I got to the airspace border which demarcated my launch point, and had to turn pretty hard to keep from spilling right out. Shortly after I finished my turn and set the course for home, god sadly informed me that I was dead, and thanked me for my service, promising that my name would be emblazoned on the pantheon of socialist heroes. They got me, in other words, but whether it was before or after I rained hell on their camouflaged ogres and brutes will only come out in the debrief, kill calls taking some time to pass from one frequency to another.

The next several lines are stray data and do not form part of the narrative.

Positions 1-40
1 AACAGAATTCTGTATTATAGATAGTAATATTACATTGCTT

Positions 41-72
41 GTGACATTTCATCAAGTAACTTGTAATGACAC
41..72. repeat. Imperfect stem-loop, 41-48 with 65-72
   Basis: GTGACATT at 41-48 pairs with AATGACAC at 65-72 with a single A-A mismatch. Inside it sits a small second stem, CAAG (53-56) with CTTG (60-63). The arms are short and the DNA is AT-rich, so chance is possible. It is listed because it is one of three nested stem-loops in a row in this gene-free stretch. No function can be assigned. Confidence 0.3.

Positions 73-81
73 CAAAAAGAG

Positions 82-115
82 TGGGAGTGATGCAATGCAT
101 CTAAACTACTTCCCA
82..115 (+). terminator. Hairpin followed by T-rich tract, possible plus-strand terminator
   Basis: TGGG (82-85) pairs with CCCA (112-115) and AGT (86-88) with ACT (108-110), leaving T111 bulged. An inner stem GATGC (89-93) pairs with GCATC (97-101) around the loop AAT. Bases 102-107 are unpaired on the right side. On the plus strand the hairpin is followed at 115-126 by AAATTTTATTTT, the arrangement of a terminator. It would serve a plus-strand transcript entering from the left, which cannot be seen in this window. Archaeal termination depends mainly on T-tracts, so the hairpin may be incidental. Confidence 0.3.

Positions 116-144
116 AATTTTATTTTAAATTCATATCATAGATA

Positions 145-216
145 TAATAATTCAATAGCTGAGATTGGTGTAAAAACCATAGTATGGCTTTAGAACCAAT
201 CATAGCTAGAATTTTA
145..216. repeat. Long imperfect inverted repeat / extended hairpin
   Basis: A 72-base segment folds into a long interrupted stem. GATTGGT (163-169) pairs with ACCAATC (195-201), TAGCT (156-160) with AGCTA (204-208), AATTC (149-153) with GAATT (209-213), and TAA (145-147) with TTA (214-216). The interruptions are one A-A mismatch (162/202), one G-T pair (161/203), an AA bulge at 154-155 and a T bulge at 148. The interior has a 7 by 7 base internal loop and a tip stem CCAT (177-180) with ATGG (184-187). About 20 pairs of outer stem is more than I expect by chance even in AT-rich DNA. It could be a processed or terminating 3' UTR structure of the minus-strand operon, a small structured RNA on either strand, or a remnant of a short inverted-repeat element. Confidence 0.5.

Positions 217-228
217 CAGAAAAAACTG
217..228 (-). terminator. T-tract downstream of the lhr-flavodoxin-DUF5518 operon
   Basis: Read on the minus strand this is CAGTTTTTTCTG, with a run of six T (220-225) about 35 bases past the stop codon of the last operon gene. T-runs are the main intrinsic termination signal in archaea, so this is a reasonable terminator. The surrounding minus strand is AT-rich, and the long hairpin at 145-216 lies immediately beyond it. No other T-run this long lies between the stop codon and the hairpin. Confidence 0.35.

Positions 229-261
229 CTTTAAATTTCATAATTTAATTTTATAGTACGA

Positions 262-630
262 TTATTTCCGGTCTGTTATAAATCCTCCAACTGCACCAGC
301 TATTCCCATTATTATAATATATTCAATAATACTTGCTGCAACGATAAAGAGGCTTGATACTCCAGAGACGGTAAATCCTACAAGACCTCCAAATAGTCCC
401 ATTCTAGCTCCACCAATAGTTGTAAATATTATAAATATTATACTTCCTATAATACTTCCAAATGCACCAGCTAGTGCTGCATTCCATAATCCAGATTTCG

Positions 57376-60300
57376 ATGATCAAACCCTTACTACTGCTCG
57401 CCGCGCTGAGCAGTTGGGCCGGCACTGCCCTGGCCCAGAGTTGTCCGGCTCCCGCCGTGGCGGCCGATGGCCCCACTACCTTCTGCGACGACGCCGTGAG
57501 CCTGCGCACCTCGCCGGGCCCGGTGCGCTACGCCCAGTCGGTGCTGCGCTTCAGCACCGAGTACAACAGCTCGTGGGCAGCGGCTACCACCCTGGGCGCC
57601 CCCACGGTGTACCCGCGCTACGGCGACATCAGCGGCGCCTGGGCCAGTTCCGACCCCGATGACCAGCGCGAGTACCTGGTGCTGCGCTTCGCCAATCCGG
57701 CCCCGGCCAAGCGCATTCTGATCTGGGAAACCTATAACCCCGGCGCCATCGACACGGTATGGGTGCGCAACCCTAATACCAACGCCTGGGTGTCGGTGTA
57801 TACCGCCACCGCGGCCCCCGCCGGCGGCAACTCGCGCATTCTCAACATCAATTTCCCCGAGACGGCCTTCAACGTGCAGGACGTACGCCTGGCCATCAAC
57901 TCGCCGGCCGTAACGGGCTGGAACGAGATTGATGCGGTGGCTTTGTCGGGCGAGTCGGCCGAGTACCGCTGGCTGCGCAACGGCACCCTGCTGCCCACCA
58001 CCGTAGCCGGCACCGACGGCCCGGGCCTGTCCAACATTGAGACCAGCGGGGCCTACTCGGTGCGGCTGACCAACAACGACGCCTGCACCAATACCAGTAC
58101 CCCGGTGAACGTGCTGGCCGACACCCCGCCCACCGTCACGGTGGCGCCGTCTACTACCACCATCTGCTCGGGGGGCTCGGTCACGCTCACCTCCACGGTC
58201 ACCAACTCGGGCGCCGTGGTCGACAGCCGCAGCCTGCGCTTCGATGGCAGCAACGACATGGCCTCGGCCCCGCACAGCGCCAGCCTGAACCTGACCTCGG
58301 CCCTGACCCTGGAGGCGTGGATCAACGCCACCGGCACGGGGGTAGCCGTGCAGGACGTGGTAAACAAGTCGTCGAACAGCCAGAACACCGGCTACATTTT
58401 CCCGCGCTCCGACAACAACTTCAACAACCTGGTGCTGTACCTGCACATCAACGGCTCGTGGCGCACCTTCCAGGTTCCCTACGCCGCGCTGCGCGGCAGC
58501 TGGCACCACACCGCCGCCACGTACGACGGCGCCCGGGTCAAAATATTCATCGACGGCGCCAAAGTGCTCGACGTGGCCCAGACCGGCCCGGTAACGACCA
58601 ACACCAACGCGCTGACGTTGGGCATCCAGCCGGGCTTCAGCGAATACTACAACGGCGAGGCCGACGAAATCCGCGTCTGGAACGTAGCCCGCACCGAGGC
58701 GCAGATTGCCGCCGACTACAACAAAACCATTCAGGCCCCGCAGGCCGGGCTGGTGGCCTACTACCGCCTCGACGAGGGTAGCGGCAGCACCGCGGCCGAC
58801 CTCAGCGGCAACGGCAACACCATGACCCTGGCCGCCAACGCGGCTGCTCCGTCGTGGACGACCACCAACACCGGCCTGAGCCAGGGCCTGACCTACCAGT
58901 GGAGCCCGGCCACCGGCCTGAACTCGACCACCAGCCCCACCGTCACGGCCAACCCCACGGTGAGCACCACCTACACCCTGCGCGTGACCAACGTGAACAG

I stayed low to keep out of the way of the next wave of socialist ardor to crash upon the remaining air pirates. Headed home again, albeit at a more leisurely pace. Landed uneventfully, and with sufficient fuel to keep it no more than usually exciting. Taxied in, shut her down and went over to pass my observations to the bandit lead.

“Did you have fun?” he asked, and I had to admit that I did.

If you could put that hop in a bottle, you’d have to register it as a controlled substance.

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Filed under Best of Neptunus Lex, by lex, Carroll "Lex" LeFon, Carroll LeFon, Fighter Pilot Stories, Humor, Lex, Naval Aviation, Neptunus Lex

3 responses to “Rage-Ex

  1. Pingback: Index – The Best of Neptunus Lex | The Lexicans

  2. Pingback: Neptunus Lex: Some Recommended Posts By Category | The Lexicans

  3. Pingback: Neptunus Lex: Humorous Navy Stories | The Lexicans